A growing number of businesses have at least some, if not significant, association with overseas markets and, by extension, exposure to foreign exchange risk.

They may have customers internationally who seek to buy their products using local currency, suppliers located overseas invoicing in their own currency, satellite offices situated in foreign markets requiring local currency transactions or, in many cases, all of the above.

“Doing business overseas has inherent financial risks as you’ll be dealing with, in one fashion or another, currency translation between your home currency and currencies of the countries in which you operate,” says William R. Schumaker, vice president and foreign exchange advisor in International Banking at Bridge Bank.

It’s early, but 2015 has seen staggering currency volatility as international events, Central Bank pronouncements, disparate interest rate outlooks and monetary policy revisions have all contributed to currency fluctuations not seen in decades.

Currency volatility can have a severely adverse effect on a company’s bottom line, but it doesn’t need to.

Smart Business spoke with Schumaker about the keys to developing and executing an effective FX risk management policy.

What is an FX policy and why is it important?

An FX policy is a documented set of directives outlining organizational objectives, strategies and procedures with regard to managing currency risk. It should include exposure types to be managed, and tactics to be implemented to alleviate this risk, including specific financial instruments to be utilized.

You need a formalized approach to your risk management activities in order to avoid any sense of ambiguity or uncertainty when faced with FX decisions and to have a consistent blueprint from which to manage risk.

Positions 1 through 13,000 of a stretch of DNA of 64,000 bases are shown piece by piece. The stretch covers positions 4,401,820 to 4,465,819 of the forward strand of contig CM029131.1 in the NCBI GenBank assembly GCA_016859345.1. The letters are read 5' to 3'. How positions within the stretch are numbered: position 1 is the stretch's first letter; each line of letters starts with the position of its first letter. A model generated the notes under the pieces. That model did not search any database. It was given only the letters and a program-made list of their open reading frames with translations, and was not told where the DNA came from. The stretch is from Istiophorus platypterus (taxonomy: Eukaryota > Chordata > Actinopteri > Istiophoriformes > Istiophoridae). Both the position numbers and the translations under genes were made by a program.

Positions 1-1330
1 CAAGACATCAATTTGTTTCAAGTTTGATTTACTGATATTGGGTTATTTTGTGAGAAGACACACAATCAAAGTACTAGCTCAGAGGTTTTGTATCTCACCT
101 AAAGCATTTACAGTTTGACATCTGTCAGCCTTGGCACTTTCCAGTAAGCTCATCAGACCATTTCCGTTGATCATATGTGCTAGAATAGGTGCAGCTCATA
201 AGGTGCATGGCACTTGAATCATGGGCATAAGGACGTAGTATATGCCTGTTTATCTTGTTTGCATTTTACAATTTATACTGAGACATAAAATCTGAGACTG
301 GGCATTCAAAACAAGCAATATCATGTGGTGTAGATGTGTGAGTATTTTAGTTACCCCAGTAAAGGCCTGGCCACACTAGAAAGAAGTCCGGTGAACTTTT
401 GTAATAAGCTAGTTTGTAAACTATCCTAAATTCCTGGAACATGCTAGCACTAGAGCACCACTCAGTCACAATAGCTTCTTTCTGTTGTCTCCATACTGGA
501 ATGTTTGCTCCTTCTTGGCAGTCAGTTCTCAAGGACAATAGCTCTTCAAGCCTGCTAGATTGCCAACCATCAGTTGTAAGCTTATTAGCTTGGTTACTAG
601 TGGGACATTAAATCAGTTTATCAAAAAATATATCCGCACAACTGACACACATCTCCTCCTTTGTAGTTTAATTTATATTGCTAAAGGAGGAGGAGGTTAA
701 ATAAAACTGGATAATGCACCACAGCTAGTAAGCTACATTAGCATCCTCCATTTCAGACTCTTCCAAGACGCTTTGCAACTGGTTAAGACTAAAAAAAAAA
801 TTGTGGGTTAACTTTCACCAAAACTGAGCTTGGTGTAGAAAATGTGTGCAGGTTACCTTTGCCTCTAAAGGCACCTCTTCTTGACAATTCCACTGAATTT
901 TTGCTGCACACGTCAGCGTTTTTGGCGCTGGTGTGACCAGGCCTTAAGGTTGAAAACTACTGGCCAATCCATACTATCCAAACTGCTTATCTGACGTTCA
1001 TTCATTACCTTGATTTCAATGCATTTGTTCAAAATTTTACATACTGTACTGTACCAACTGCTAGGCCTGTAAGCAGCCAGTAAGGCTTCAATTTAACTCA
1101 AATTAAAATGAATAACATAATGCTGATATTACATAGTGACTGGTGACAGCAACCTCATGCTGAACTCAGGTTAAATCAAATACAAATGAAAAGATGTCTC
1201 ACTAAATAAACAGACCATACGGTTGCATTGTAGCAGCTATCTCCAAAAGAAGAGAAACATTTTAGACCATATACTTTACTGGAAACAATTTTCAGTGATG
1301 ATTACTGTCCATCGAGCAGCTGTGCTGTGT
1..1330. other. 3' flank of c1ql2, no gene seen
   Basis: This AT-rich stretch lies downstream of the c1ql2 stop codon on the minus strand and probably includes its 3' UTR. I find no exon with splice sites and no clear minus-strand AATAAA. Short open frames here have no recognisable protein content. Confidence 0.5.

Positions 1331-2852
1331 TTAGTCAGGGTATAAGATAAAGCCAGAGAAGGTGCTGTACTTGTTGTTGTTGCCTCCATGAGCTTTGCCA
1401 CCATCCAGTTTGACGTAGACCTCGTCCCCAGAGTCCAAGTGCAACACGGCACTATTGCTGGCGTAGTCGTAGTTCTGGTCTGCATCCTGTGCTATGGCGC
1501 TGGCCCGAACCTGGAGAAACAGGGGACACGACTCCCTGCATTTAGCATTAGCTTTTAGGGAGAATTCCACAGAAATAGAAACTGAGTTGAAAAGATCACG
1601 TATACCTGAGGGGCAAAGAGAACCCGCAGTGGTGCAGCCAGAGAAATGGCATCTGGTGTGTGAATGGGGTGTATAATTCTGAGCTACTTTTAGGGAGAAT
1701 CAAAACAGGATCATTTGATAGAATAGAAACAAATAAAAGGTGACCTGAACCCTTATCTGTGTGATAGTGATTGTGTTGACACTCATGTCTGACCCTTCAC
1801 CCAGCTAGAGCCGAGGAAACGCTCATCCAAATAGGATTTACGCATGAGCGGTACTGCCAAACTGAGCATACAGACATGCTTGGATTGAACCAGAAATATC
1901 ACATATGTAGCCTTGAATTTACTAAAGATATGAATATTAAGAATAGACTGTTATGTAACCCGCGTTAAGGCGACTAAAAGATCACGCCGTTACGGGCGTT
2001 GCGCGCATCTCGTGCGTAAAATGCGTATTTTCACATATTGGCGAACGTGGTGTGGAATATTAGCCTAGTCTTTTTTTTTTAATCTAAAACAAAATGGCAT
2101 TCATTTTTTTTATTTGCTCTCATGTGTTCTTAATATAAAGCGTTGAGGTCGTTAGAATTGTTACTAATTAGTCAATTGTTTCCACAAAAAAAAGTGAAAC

Changes in FX rates directly influence the overall costs and profitability for an organization relative to overseas business dealings. Failure to implement an FX risk management plan can leave your company exposed and ill-prepared to manage the effects of unfavorable currency moves.

What factors need to be considered prior to developing an FX policy?

Risk identification is paramount in importance, so it’s imperative to pinpoint which company transactions (present and future) pose potential FX risk. This could be payrolls, receivables, payables, foreign profits and taxes, or any number of operating expenses fundamental to international business.

After you’ve identified where your exposures lie, you must quantify them.

You cannot manage what you have not measured. Develop a forward-looking snapshot of fixed, and to the extent you are able, variable foreign items. Once appraised, the effects of potential unfavorable currency swings can be quantified, scenario analyses performed and a calculated perception of what negative effects of currency volatility can mean to your business going forward.

An FX policy needs a formal statement of objectives. Specific objectives for managing foreign exchange risks are certainly subjective and will vary from business to business.

The policy should, however, outline what the policy seeks to accomplish. Is the priority to minimize the costs of international payables/receivables? Is it to optimize profits from overseas business?

Other considerations may be to specify the time frame to apply to your plan (How far out should exposures be hedged?) and to establish precise hedging ratios.

Also, companies should determine what level of risk they are willing to accept as well as an outline of how risks are to be measured and what internal controls are to be instigated.

How much capital — financial, human and technology — is the firm willing to expend to execute its FX hedging program? The policy should also establish individual responsibilities for those directly involved in the hedging process and lines of reporting.

While general operating procedures within an organization can often be dynamic, having a clear-cut practice for managing currency risk will be beneficial as the organizational structure offered will provide clear guidelines that will bode well for the business over time.

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